Announcement

Collapse
No announcement yet.

The State Of Flatpak vs. Snaps On Various Linux Distributions

Collapse
X
  • Filter
  • Time
  • Show
Clear All
new posts

  • The State Of Flatpak vs. Snaps On Various Linux Distributions

    Phoronix: The State Of Flatpak vs. Snaps On Various Linux Distributions

    Motivated by KDE Plasma Leaning Towards Focusing On Flatpak Over AppImage/Snaps and this lengthy, contentious forum thread, a KDE contributor has taken a closer look at the Flatpak versus Snaps versions available in different Linux distributions...

    http://www.phoronix.com/scan.php?pag...-Linux-Distros

  • #2
    Michael are you still fighting your network problems? (because of this typo)

    Originally posted by phoronix View Post
    He found that generally the latest Flapak version

    Comment


    • #3
      Last I checked snaps needed a (patched) AppArmor version to do confinement which was unavailable anywhere but on Ubuntu. Anywhere else snaps could be installed, but were entirely unconfined!

      That kind of defeats the purpose, so I did not bother with snaps once I saw that.

      Comment


      • #4
        Really modern flatpak is, in Debian testing you need first install it . Then operate with the terminal without luck:
        flatpak install telegram.flatpakref
        This application depends on runtimes from:
        http://sdk.gnome.org/repo/
        Configure this as new remote 'gnome' [y/n]: y
        error: GDBus.Errorrg.freedesktop.DBus.Error.AccessDenied: Flatpak system operation ConfigureRemote not allowed for user

        .run file is much more easier, for example when installing Unigine Heaven. Debian packages are the state of the art, apt only installs what is missing and takes care that correct packages are installed. Synaptic and GDebi are easy to use graphical tools. There are many Debian servers around the globe and downloading many packages is fast.

        Comment


        • #5
          Also Solus did adopt Flatpak. I know it is a very young and small distro but I have the feeling that it might become a standard which is not the case of Snaps.
          https://solus-project.com/2017/01/18...-applications/

          Comment


          • #6
            Does anybody really care about flatpak and snaps? To me it seems like yet another linux holy war that is reinventing the wheel and not contributing much to the ecosystem. Tell me ONE advatnage over rpm/apt.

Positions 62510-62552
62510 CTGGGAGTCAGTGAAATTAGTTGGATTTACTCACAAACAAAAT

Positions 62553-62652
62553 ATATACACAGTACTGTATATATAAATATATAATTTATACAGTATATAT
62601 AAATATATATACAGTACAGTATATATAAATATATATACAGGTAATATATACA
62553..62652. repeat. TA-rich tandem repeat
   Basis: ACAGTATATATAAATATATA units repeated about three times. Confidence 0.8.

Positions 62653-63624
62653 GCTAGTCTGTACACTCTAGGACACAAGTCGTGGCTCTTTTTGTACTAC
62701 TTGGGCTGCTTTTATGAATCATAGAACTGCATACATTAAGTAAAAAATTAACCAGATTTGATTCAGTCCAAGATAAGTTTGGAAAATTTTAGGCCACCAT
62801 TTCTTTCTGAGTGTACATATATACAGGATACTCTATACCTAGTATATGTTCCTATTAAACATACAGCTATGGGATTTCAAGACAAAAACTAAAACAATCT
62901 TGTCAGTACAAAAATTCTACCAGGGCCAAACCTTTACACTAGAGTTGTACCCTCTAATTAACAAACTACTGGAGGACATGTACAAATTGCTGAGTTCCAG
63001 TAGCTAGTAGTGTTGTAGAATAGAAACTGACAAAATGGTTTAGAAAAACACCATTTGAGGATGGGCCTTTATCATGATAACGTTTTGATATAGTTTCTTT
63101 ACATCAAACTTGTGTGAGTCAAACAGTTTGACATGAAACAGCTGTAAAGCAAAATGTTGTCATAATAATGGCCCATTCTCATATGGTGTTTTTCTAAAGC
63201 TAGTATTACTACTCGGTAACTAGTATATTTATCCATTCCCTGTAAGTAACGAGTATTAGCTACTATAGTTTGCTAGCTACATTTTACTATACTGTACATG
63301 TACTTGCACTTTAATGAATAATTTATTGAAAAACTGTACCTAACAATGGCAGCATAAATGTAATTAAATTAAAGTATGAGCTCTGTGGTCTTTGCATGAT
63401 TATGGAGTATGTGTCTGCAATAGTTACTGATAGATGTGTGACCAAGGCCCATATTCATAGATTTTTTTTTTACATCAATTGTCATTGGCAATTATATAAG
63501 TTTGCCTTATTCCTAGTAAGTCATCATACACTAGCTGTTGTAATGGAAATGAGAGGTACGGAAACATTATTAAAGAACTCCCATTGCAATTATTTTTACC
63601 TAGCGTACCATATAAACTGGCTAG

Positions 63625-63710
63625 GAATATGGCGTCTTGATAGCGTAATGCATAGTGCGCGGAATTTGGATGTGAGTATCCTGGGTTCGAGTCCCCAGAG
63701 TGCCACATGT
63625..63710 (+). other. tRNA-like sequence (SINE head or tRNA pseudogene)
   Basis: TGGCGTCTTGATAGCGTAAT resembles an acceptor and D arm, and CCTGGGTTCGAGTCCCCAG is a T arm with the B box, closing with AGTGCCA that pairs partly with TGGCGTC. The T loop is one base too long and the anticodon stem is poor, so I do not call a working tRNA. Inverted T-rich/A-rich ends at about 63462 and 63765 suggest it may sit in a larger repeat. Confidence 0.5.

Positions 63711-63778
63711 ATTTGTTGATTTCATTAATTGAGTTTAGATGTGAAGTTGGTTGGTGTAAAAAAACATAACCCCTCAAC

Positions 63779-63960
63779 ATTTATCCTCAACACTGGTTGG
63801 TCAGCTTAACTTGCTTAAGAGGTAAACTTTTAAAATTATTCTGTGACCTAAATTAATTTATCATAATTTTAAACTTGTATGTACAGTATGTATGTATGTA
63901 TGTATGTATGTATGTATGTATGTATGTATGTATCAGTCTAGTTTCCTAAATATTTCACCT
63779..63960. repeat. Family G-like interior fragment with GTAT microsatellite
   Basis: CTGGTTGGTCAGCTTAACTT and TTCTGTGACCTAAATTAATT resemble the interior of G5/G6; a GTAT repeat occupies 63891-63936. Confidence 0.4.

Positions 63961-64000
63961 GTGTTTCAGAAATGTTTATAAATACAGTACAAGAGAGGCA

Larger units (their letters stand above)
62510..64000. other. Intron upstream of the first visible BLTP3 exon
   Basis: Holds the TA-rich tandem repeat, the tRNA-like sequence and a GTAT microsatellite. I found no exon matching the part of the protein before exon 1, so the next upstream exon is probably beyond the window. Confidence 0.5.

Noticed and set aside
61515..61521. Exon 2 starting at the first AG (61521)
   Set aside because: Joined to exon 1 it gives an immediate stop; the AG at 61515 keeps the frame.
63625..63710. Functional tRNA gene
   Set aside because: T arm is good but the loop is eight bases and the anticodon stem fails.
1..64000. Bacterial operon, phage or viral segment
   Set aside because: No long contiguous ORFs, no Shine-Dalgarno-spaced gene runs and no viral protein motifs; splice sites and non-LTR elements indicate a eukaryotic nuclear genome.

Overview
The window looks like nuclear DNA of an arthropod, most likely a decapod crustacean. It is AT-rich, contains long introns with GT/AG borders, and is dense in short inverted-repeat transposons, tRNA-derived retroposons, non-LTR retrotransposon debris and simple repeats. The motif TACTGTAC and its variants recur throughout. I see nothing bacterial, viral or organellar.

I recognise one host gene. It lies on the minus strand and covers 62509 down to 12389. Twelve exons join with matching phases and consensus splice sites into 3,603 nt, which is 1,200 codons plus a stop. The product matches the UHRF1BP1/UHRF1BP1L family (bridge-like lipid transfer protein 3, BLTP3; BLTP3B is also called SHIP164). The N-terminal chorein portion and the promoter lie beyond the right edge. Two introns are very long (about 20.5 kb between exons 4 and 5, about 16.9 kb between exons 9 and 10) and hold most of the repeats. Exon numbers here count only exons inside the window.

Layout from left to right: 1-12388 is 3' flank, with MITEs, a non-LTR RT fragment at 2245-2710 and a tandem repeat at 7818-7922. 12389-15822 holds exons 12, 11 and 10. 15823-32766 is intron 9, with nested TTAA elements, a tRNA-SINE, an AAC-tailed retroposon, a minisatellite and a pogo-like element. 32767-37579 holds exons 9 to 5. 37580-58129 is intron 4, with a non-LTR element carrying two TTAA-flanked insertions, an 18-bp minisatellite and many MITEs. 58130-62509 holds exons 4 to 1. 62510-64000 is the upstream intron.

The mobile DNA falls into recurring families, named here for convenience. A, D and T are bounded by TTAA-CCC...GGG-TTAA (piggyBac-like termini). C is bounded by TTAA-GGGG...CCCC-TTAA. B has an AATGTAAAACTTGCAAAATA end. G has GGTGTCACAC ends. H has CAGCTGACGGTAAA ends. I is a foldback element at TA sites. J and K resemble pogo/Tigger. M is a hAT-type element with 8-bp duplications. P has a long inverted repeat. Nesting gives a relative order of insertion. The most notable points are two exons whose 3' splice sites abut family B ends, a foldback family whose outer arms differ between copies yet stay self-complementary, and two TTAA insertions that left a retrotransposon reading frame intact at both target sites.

Comment


            • #7
              I do care.
              It would be nice to have a cross-distro packaging system. Perhaps not to replace what already exists but to complete it (for example for 3rd party applications).

              Comment


              • #8
                Originally posted by kyrios View Post
                I do care.
                It would be nice to have a cross-distro packaging system. Perhaps not to replace what already exists but to complete it (for example for 3rd party applications).

                Comment


                • #9
                  I have a very important contribution to make to the subject: du-uh!

                  Comment


                  • #10
                    Originally posted by cen1 View Post
                    Does anybody really care about flatpak and snaps? To me it seems like yet another linux holy war that is reinventing the wheel and not contributing much to the ecosystem. Tell me ONE advatnage over rpm/apt.
                    rpm/apt is about managing your core stuff, whereas flatpak comes with a guarantee runtime associated which is less hassle for developers to try to cover N different distributions runtime version of gnome (or KDE, or ..), is more secure with automatic declarative containerization (potentially offering the same kind of framework as iOS and android asking for permission to do thing), and the app is by design supposed to work on many distribution.

                    This also brings a common packaging for 3rd party binary app (chrome, skype, steam, unigine, games, etc..).

                    Also, even rpm or deb doesn't even guarantee to be working/installable on other distributions using the same packaging system (think redhat & suse, or ubuntu & debian)

                    Comment

                    Working...
                    X